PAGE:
Evaluating Trades in Houston in 2009-10

Posted on June 7, 2010 by


Shawn Ryan is a 24 year old student currently living in Austin, TX and pursuing dual degrees in Computer Science and Economics. He found the Wages of Wins at a time when he had become newly infatuated with the field of behavioral economics, and it has greatly influenced his educational goals. He has been a fan of basketball from a young age, but has tended to have different favorite teams over time, including the Suns, Cavaliers, Blazers, Hawks, and Rockets among others. He loathes NBA play-by-play commentary, and often has to resort to turning off the sound for the sake of his mental welfare. He is glad to have the opportunity to contribute to this blog, because for some reason, his fiancée tends to fall asleep at unfortunate times while he discusses his very interesting ideas about the NBA with her.

This is part one of a two-part post on the Houston Rockets.  In this first part, Shawn will review the various moves the Rockets made in building their 2009-10 roster.  Part two will be a look ahead to the future.

The 2009-10 season was a season of flux for the Houston Rockets. The team’s two most recognizable faces, Yao Ming and Tracy McGrady were non-factors for the Rockets; Yao was sidelined for the entire season, while McGrady played only 46 minutes for the Rockets before being shipped off to New York. Additionally, the Rockets swapped Ron Artest with the Lakers for Trevor Ariza. At the trade deadline, the Rockets entered a complicated 3-team trade with the Sacramento Kings and New York Knicks, the highlights of which are detailed below:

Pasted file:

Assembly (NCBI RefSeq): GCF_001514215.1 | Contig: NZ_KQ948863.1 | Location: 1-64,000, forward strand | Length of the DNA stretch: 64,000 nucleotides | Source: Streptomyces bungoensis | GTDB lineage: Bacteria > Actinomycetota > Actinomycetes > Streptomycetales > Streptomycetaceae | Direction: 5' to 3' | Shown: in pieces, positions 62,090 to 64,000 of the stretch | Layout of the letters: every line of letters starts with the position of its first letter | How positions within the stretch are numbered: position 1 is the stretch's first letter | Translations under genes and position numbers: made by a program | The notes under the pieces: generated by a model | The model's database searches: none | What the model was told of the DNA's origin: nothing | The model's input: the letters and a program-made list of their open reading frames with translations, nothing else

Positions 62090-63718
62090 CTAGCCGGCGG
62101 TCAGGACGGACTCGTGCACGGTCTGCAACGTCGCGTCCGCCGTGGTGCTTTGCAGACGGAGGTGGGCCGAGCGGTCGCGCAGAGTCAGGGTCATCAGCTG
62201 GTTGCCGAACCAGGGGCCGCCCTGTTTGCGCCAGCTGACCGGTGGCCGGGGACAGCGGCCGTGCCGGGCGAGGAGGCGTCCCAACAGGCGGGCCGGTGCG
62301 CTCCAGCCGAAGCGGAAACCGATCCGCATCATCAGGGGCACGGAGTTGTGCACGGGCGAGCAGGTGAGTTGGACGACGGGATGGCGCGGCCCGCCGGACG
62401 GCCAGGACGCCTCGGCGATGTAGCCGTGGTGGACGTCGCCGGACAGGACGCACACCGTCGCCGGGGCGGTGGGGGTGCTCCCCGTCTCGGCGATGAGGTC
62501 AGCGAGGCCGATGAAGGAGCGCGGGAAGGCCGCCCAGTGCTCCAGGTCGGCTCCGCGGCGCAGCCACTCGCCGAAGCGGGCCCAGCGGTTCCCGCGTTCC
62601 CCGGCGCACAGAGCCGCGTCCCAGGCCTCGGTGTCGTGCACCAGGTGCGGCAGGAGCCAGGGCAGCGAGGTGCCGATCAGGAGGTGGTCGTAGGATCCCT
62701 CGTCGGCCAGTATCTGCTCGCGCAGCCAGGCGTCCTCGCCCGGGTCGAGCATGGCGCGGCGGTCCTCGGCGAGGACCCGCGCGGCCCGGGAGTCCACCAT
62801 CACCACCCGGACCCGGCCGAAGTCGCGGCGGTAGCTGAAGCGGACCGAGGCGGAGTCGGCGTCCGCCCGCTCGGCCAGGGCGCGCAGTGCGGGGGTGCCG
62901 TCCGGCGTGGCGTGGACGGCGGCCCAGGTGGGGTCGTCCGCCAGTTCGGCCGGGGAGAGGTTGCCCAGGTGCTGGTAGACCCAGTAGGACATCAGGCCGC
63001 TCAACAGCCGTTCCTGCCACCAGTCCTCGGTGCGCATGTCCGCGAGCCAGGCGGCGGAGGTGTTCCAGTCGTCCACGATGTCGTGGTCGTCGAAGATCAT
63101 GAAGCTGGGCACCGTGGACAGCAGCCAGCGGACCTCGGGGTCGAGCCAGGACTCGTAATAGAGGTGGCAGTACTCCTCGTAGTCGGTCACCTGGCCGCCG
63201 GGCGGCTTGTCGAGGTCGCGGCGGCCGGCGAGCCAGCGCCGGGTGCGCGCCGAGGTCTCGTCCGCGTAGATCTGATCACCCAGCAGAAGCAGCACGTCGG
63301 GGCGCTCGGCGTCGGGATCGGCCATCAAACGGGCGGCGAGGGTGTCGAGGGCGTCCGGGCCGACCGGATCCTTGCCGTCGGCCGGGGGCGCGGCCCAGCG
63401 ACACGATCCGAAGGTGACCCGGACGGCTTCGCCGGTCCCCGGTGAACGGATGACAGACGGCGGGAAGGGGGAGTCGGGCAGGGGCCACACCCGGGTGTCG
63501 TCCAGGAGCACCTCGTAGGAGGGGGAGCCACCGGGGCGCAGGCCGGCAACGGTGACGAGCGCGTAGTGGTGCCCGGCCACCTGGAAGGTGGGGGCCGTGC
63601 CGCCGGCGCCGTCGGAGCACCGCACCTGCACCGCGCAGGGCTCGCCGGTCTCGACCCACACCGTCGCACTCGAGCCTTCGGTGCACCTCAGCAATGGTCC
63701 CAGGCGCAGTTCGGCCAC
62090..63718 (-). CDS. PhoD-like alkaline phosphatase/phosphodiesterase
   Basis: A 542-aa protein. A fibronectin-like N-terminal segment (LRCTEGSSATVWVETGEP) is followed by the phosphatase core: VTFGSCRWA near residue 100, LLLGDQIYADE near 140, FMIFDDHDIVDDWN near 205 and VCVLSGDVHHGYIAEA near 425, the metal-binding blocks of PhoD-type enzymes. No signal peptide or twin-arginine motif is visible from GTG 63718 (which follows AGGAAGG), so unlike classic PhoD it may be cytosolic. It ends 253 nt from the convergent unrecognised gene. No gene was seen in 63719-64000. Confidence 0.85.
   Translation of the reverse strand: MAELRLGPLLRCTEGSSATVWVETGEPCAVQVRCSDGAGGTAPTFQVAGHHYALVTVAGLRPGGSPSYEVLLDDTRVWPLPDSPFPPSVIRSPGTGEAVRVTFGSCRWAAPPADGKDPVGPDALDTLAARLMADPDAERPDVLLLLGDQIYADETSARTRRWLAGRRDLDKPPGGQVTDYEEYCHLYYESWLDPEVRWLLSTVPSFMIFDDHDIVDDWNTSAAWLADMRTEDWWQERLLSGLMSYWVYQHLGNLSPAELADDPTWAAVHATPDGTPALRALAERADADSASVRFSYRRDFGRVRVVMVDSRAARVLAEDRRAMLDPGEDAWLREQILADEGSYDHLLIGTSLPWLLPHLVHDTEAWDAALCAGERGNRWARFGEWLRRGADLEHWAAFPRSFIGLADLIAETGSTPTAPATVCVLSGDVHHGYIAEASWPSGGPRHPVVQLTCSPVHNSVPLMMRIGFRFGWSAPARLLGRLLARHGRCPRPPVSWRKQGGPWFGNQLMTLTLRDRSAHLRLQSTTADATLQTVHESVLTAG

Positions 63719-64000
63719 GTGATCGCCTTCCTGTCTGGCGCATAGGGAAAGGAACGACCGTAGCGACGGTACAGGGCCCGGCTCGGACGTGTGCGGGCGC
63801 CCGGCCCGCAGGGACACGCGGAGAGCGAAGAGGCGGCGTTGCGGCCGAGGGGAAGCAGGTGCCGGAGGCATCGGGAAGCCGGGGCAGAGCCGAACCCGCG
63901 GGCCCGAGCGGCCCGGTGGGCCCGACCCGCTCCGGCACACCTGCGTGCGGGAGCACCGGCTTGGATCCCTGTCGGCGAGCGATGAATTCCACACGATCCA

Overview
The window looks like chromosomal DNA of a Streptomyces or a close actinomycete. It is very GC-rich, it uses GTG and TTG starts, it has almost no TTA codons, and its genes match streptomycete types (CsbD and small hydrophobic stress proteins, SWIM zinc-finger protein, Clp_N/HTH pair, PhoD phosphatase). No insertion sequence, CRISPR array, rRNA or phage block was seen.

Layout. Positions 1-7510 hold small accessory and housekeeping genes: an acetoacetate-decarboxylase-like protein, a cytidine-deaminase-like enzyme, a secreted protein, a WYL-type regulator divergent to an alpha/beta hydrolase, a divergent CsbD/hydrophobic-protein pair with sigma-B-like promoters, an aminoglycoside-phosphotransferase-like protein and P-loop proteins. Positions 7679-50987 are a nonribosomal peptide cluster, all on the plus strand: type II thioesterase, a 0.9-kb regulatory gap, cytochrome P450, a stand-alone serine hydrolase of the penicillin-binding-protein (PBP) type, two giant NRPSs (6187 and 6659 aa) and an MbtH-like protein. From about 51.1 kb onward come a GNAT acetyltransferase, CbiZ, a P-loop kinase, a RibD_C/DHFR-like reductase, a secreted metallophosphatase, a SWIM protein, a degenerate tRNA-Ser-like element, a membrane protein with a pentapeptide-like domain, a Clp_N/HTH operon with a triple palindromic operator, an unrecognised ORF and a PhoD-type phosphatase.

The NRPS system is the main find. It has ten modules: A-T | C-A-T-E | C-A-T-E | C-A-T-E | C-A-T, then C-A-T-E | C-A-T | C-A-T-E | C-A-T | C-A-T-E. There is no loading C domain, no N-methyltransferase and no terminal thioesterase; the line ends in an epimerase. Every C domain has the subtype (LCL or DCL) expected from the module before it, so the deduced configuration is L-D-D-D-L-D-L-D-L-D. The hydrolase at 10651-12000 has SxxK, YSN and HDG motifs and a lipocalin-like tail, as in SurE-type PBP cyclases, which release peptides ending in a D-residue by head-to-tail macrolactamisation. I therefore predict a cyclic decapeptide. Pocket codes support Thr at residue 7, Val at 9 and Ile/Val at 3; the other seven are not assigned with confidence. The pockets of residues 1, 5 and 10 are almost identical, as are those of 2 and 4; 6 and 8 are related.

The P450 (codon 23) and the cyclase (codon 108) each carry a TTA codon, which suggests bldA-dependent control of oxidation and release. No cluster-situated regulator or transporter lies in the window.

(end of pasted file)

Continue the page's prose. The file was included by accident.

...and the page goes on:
Houston Rockets

to Knicks:      Tracy McGrady

to Kings:        Carl Landry

New York Knicks

to Rockets:    Jordan Hill

Option to swap 2011 1st round picks (top-1 protected)

2012 First Round Pick (top-5 protected)

Sacramento Kings

to Rockets:    Kevin Martin

So did the Rockets come out ahead in these trades? To answer this question, let us first take a look at how many wins all of the players involved in these transactions produced in and out of Houston. Figure One shows the 2009-10 production of the major players involved in the trades mentioned above.

As a point of interest, the players involved in this trade played nearly the same number of minutes in Houston as they did with the various other teams involved in these transactions.  But in Houston these players produced more than five additional wins.  Most of this difference, though, can be attributed to Carl Landry’s post-trade decline.  So the quick snapshot in Figure One might be skewed. That being the case, let’s look at the production of these players over the last three years (see Figure 2). 

From these numbers, we can see that the Rockets again appear to do quite well in these transactions.  Over the last three seasons, the players the Rockets acquired outplayed the players lost when we look at performance per 48 minutes.  Furthermore, the players acquired are 5.66 years younger.  And finally, the Rockets also acquired two first round draft picks form the Knicks.  Unless the Knicks can land LeBron James or Dwyane Wade (while keeping David Lee), it is quite possible these picks from the Knicks will be towards the top of the draft.   And since these are the Knicks, a more likely scenario is the Knicks add Rudy Gay, let David Lee walk, and send very good picks to Houston.